Introduction – Learning to Play John 13
The beauty of the gospel narrative, including our focus on John 13, can be likened to a well-made instrument. In the hands of a skilled violinist, a light-weight, fragile piece of finely crafted spruce and maple can fill a concert hall with music. What the violin is to music, the Bible is to meaning. In the hands of a novice, the same violin only squeaks and grates, like finger-nails on a chalk board. No one just picks up a violin and plays beautiful music. It takes years of study and practice. The biblical text and the musical instrument require sensitivity and skill to draw out their true dynamic. I’m not suggesting that we need to be “Bible experts,” but we have to “play” John 13 as John meant it to be played. The depth of John 13 is drawn from the truth revealed, and not from ourselves.
Like a violin, the verses of John 13 may appear to be simple and light-weight, but when played with skill, the narrative resonates with truths so profound and moving that we are filled with awe. The biblical text in the hands of a sensitive and skilled interpreter reveals the dynamic meaning that the Spirit-led author intended. Faithful readers and good preachers draw out the meaning of the text the way a great violinist plays music. We want the full range of meaning to be played out not only in hearing, but in our living. The words and actions of Jesus in the upper room are essential for spiritual formation and ethical impact. Less than twenty-four hours before the crucifixion Jesus gave his disciples a full description of the truth of the atonement and the way of discipleship.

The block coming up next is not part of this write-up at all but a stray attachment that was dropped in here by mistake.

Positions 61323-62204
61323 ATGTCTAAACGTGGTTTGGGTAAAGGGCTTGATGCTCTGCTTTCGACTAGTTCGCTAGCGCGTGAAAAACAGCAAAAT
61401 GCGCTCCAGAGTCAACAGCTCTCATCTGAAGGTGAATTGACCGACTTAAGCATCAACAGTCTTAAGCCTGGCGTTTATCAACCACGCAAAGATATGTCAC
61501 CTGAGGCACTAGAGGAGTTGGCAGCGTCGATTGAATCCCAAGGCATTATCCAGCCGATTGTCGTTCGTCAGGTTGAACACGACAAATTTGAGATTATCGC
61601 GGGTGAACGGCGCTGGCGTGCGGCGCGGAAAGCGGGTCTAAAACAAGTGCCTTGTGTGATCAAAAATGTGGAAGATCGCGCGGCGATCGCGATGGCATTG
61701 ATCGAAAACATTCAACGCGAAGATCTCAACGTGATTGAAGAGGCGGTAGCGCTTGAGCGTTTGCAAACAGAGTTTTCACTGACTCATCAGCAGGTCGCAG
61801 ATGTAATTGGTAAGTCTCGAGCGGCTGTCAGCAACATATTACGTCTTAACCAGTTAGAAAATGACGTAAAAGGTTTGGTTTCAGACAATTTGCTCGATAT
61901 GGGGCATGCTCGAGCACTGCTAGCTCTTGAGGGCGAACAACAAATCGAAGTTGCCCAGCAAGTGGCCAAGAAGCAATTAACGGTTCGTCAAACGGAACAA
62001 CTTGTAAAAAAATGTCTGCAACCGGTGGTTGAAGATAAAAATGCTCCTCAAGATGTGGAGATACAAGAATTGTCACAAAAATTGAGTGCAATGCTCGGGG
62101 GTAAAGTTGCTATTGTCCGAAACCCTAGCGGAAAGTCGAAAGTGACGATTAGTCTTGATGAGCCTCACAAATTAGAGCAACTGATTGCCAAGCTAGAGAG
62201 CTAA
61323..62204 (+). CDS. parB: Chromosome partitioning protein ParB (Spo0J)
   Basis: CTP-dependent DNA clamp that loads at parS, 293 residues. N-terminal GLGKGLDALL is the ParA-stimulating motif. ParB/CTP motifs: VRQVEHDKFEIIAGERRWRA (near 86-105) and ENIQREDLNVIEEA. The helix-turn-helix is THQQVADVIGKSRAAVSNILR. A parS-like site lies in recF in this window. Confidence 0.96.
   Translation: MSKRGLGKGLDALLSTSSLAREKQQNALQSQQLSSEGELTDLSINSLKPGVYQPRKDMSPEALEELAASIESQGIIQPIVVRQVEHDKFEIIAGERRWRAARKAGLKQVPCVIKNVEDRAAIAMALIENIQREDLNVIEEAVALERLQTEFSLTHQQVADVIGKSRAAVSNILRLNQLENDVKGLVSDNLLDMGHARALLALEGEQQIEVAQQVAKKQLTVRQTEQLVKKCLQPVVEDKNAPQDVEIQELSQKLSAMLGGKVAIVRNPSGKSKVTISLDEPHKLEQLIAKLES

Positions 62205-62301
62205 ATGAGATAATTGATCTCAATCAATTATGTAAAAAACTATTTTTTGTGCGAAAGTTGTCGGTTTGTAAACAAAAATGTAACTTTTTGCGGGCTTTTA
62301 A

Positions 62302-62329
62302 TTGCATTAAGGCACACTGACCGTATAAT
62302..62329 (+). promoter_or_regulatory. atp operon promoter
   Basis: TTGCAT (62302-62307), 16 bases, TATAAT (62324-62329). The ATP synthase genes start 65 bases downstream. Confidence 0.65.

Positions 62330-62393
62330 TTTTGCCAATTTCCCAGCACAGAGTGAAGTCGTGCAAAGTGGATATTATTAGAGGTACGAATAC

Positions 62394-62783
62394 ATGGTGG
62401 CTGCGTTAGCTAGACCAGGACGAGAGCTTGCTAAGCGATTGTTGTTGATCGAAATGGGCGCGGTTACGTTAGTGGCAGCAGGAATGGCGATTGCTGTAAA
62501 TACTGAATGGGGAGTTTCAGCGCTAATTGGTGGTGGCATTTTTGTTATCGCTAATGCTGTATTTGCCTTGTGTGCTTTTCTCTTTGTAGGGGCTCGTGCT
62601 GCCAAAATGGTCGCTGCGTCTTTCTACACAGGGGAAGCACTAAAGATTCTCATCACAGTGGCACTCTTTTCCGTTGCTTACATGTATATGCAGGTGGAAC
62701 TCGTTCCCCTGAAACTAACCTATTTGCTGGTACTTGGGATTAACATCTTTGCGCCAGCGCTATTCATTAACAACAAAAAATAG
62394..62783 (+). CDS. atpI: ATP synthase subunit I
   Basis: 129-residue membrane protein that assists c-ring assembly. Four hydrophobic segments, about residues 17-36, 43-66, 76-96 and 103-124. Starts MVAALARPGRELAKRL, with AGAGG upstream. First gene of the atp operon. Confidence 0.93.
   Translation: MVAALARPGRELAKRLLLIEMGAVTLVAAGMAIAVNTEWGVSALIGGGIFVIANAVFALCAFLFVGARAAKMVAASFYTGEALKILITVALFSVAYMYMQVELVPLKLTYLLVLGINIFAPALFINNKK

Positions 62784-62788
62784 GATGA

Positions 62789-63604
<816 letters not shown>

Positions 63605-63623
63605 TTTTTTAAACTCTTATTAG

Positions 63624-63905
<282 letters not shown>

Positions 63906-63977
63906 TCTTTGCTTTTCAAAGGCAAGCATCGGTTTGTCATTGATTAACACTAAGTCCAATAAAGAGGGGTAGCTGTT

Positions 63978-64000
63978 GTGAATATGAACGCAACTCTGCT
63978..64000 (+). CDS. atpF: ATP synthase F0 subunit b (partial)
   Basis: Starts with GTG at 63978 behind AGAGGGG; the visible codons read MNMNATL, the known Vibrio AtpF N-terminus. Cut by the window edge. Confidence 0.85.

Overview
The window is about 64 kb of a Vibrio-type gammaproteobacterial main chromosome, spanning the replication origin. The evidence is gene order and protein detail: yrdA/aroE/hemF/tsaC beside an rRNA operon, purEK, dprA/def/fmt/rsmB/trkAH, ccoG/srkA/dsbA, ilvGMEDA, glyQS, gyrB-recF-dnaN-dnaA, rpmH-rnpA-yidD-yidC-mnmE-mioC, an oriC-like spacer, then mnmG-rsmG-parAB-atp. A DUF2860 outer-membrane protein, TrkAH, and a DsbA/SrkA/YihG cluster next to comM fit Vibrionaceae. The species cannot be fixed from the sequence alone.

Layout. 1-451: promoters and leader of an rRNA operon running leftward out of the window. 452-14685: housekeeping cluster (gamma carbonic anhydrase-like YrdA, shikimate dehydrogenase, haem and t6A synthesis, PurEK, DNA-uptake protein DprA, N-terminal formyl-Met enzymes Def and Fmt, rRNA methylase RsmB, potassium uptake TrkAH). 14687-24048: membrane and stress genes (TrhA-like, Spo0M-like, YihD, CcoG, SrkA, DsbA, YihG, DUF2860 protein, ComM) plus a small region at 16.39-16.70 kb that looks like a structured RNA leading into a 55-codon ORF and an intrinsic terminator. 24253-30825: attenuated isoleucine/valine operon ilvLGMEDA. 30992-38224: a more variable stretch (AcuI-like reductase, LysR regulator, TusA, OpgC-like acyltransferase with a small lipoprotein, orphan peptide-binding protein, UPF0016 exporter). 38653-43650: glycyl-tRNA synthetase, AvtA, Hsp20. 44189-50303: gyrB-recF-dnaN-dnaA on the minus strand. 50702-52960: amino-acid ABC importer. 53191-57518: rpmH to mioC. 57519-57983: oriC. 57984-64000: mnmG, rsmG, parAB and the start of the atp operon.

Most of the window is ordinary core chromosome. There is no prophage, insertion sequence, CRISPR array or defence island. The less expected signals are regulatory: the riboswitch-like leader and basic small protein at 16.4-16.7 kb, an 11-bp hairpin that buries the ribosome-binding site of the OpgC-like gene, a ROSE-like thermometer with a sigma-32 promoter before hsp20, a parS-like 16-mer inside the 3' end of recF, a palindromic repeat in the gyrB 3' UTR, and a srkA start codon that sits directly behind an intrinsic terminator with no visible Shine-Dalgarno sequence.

To be attentive to the upper room experience we need a deep reading of the text – a lectio divina (divine reading). Online surfing and scanning is changing the way we think and effects our meditation on the Word. Our habit of processing data at a rapid clip tends to whisk us past the truth that is meant to fill our minds and hearts and stop us in our tracks. John’s narrative art plays to our praying imagination and invites us to become like one of the original disciples. That is to say, that the message intended for them is intended for today’s disciple. The same Holy Spirit who reminded the disciples of everything Jesus said continues to remind us (John 14:26). We join the Twelve in the upper room. The text is the Spirit’s gift to the church. John’s vocabulary is simple, his language straight-forward, but the impact of the upper room is incalculable.
These meditations are not spiritual pop tarts with a thin layer of fruity goodness. Comedian Brian Regan has a hilarious take on people who microwave their pop tarts for three seconds because they don’t have time in the morning to toast them. Regan warns, “If you are waking and hauling in three seconds, you’re booking yourself too tight.” The longest meditation here takes about ten minutes to read. If you prayerfully read through the verses in John 13, it will take you a little longer. These theological devotionals are not spiritual sound-bits. They require thought and prayer. I don’t have a particular reader or “target audience” in mind. I’m writing it up as I see it.
I don’t have a communication strategy. That frees me up to say what occurs to me to say, what I’m led to say in the light of the biblical text. I hope that works for you.
– Doug Webster
The God Who Kneels – Lenten Devotional will post daily on this site.
You may download the full PDF here: The God Who Kneels – Lenten Devotional.